Clearly, the NBP has caught the imagination of other countries and regions in Europe, most notably Scotland, because the struggle to deploy fibre and broadband infrastructure is a truly international problem. Ireland is not unique.
Like Scotland, Ireland has a tiny population spread over a comparatively large land mass. The reality is, broadband is too expensive to deploy in sparsely populated places such as Kerry’s Black Valley, for example.
But, the thing is – the politicians know this, the telecoms executives know this – the genie is out of the bottle.
Since 2011, when people were first told that there was an NBP, they were made to believe that broadband was coming. And, having been told continuously that it is coming, they expect it.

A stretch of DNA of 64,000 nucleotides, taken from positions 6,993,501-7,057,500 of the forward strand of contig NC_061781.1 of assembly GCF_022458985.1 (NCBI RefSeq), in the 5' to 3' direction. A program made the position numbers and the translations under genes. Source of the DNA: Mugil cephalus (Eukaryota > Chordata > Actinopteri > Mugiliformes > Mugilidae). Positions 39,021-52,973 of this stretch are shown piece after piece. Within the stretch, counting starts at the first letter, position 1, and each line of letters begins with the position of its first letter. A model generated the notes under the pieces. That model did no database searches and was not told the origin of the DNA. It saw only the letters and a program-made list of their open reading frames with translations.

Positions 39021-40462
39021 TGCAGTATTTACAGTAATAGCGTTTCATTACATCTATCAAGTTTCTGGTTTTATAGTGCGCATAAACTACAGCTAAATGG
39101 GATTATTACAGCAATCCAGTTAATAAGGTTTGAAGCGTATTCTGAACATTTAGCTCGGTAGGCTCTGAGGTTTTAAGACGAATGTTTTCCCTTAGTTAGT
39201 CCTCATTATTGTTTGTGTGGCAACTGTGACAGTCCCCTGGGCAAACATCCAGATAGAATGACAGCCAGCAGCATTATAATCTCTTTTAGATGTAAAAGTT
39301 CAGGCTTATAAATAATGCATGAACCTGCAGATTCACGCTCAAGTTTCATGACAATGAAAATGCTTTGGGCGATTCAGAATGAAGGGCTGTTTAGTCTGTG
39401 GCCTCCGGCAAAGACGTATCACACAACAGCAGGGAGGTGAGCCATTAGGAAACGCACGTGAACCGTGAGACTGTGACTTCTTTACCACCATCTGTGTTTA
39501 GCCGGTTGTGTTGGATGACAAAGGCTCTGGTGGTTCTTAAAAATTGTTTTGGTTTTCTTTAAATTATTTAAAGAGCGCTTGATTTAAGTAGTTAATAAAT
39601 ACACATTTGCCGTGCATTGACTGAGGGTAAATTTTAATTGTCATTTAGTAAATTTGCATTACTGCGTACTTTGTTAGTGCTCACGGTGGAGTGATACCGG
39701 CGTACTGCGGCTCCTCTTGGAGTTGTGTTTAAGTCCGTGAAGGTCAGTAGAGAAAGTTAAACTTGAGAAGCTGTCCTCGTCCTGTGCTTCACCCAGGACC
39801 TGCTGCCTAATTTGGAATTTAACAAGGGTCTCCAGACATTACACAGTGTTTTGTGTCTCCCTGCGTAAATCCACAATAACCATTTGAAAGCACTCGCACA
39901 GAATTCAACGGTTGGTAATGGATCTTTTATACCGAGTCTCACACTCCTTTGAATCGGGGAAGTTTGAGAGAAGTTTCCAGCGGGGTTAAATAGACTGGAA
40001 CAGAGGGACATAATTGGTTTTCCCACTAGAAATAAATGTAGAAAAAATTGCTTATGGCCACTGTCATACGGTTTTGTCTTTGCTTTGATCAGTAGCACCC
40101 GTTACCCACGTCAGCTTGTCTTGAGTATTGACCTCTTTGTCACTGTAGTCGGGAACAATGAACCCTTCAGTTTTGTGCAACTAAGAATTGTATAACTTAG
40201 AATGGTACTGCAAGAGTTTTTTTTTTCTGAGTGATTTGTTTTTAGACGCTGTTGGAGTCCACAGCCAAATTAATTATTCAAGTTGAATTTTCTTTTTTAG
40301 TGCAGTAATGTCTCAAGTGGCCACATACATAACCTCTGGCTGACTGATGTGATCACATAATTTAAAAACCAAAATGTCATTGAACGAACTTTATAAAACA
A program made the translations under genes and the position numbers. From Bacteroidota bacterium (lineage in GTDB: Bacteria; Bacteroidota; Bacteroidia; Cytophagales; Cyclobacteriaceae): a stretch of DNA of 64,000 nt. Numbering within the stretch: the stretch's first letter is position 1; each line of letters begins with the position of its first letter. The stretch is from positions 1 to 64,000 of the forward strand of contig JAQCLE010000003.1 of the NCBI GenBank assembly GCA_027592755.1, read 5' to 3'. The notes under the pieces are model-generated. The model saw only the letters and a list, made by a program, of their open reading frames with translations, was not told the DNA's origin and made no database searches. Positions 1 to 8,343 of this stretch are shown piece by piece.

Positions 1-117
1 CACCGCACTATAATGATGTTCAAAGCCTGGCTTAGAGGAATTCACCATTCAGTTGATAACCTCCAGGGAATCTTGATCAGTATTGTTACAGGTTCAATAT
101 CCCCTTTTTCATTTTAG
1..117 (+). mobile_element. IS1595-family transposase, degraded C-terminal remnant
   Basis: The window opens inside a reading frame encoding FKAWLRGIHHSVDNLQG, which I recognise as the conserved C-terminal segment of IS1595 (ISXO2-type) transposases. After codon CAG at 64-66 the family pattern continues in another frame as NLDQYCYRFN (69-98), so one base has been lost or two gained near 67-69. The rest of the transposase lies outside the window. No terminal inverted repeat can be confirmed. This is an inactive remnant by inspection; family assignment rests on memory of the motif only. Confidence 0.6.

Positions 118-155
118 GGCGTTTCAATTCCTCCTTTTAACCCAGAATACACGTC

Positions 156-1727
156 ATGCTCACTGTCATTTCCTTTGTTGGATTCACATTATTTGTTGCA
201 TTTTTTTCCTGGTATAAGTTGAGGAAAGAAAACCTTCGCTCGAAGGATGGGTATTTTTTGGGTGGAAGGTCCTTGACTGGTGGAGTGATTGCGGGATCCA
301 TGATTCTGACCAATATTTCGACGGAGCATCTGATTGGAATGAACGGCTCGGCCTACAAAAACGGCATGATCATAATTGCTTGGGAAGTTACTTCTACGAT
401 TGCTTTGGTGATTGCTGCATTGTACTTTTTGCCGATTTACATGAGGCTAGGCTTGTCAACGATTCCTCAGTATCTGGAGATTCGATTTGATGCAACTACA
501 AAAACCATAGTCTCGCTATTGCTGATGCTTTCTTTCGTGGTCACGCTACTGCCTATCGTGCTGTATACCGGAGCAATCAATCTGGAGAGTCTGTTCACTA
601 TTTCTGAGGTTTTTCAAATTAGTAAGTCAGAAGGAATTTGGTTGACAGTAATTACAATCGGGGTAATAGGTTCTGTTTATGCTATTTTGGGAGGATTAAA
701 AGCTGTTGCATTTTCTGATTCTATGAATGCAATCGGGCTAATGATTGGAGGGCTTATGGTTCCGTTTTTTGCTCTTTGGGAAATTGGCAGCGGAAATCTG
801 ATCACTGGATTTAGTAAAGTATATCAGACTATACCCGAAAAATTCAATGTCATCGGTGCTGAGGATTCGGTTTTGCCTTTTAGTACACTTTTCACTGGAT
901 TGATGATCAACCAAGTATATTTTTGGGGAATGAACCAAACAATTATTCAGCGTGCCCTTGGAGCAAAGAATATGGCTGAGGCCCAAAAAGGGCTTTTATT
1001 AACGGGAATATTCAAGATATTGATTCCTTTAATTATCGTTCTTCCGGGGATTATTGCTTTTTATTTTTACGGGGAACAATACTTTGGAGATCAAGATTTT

Rest assured broadband will be an issue in the next general elections, and would-be lawmakers will need answers. Because close to 1m people are tired of waiting.
The elephant in the room
The officials talked about benchmarking models, best practices, yada, yada, yada, but one underlying reason that Eir – which answers to shareholders and bondholders – walked away from the process was that it was getting too complicated, too costly and may have required the establishment of a parallel wholesale division on top of its existing one.
If you ask me, the NBP was only complicated by the zeal of officials to avoid any legal wrangling.
The ironic thing is, that’s possibly what lies ahead.
The real rub of the issue will be ducts and poles. There are around 76,000 km of them, and at what price will Eir yield access to them?